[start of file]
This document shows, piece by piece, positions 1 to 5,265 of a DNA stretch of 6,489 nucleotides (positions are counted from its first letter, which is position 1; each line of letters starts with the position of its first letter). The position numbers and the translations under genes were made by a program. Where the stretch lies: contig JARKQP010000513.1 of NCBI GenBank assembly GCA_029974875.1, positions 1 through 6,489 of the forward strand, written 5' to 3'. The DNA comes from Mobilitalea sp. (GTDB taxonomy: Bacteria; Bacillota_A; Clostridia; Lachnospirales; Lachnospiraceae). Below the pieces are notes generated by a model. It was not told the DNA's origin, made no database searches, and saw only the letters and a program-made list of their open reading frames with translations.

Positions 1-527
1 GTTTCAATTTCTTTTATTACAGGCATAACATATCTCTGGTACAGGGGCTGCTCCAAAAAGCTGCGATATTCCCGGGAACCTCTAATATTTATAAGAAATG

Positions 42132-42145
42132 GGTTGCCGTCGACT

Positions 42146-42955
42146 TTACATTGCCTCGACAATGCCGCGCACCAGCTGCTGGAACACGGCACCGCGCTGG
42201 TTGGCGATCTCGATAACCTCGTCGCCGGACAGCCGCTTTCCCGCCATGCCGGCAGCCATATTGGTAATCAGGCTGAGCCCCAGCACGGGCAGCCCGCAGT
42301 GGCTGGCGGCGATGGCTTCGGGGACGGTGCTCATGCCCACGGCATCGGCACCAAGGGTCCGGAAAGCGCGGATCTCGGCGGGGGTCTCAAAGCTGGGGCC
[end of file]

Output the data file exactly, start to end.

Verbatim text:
This document shows, piece by piece, positions 1 to 5,265 of a DNA stretch of 6,489 nucleotides (positions are counted from its first letter, which is position 1; each line of letters starts with the position of its first letter). The position numbers and the translations under genes were made by a program. Where the stretch lies: contig JARKQP010000513.1 of NCBI GenBank assembly GCA_029974875.1, positions 1 through 6,489 of the forward strand, written 5' to 3'. The DNA comes from Mobilitalea sp. (GTDB taxonomy: Bacteria; Bacillota_A; Clostridia; Lachnospirales; Lachnospiraceae). Below the pieces are notes generated by a model. It was not told the DNA's origin, made no database searches, and saw only the letters and a program-made list of their open reading frames with translations.

Positions 1-527
1 GTTTCAATTTCTTTTATTACAGGCATAACATATCTCTGGTACAGGGGCTGCTCCAAAAAGCTGCGATATTCCCGGGAACCTCTAATATTTATAAGAAATG

Positions 42132-42145
42132 GGTTGCCGTCGACT

Positions 42146-42955
42146 TTACATTGCCTCGACAATGCCGCGCACCAGCTGCTGGAACACGGCACCGCGCTGG
42201 TTGGCGATCTCGATAACCTCGTCGCCGGACAGCCGCTTTCCCGCCATGCCGGCAGCCATATTGGTAATCAGGCTGAGCCCCAGCACGGGCAGCCCGCAGT
42301 GGCTGGCGGCGATGGCTTCGGGGACGGTGCTCATGCCCACGGCATCGGCACCAAGGGTCCGGAAAGCGCGGATCTCGGCGGGGGTCTCAAAGCTGGGGCC